URL objects have both a search property that shows the query parameters as a single string and searchParams, a URLSearchParams object with which you can manage the params without having to think about URL encoding or any nastiness.

const myUrl = new URL("https://example.com/my-page?id=1&q=search%20term#my-fragment");

myUrl.search === "?id=1&q=search%20term"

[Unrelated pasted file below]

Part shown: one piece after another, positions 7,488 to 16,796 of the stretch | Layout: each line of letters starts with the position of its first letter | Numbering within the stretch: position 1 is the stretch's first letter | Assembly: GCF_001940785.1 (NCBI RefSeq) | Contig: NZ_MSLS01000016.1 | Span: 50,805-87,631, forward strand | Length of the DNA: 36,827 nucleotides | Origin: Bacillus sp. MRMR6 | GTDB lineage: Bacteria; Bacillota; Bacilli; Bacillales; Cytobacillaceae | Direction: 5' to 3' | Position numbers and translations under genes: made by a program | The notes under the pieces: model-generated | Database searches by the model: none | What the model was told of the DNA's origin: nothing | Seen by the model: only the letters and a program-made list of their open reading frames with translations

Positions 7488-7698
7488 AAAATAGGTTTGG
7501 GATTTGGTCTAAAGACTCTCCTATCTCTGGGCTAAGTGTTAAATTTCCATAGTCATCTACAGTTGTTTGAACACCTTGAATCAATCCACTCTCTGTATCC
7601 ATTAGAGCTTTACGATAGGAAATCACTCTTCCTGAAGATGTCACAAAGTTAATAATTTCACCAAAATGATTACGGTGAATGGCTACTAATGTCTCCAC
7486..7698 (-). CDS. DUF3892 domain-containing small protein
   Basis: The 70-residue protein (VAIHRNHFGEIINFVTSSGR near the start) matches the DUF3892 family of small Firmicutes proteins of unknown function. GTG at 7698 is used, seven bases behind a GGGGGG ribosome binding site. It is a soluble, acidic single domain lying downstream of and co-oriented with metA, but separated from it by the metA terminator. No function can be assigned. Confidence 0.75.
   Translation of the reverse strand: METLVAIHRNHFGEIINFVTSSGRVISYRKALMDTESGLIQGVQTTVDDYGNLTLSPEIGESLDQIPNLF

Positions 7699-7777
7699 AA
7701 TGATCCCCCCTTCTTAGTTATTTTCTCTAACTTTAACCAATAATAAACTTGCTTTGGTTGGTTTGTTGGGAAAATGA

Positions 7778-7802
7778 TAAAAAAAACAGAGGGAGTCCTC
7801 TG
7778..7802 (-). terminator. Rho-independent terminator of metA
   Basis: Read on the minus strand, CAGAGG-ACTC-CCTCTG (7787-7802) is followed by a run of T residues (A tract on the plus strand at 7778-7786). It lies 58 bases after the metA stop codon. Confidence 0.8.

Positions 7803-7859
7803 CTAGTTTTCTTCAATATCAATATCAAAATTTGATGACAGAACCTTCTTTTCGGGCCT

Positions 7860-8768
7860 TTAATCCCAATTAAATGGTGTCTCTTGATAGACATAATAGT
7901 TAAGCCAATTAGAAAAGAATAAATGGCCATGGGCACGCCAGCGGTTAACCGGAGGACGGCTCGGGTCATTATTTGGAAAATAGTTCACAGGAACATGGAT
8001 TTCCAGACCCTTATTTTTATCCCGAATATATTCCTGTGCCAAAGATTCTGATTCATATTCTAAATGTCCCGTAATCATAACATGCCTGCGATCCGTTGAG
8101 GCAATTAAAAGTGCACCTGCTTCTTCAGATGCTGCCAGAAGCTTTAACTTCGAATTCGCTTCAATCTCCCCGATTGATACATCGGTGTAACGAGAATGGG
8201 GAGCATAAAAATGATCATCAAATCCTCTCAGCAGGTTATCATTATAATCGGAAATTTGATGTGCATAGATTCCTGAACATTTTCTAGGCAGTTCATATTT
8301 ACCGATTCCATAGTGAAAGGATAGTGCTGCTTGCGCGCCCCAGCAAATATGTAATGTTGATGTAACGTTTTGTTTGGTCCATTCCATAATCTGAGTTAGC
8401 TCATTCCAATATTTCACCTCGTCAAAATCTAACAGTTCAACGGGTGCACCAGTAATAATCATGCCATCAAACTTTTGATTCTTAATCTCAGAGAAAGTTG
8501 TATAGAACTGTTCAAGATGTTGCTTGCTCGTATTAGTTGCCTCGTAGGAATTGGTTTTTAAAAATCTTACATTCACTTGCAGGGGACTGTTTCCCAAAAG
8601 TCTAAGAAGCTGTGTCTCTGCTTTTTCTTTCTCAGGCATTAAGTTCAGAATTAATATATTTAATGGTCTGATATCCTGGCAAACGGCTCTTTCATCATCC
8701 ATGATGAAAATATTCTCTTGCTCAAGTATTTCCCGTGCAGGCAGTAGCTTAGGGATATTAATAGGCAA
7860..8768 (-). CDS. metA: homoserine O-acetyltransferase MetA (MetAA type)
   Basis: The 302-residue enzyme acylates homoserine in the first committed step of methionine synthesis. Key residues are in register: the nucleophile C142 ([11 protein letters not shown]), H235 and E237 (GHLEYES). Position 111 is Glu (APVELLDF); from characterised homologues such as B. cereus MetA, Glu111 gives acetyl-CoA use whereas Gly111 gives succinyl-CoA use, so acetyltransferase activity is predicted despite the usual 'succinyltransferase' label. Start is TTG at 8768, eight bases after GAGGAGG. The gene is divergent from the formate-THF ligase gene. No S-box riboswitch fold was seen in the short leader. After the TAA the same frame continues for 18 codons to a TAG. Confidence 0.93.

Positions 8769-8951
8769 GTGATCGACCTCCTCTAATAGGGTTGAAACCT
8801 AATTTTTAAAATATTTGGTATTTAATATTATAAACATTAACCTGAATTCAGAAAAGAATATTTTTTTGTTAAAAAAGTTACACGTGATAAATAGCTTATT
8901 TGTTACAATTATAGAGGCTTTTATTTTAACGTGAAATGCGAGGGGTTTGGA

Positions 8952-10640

myUrl.searchParams.get("q") === "search term"
myUrl.searchParams.set("q", "other search term");

// {id: '1', q: 'other search term'}

Note that window.location is not a URL object, so while it has search, it doesn't have searchParams. In that case, you could do:

const currentUrl = new URL(window.location);


const searchParams = new URLSearchParams(window.location.search);
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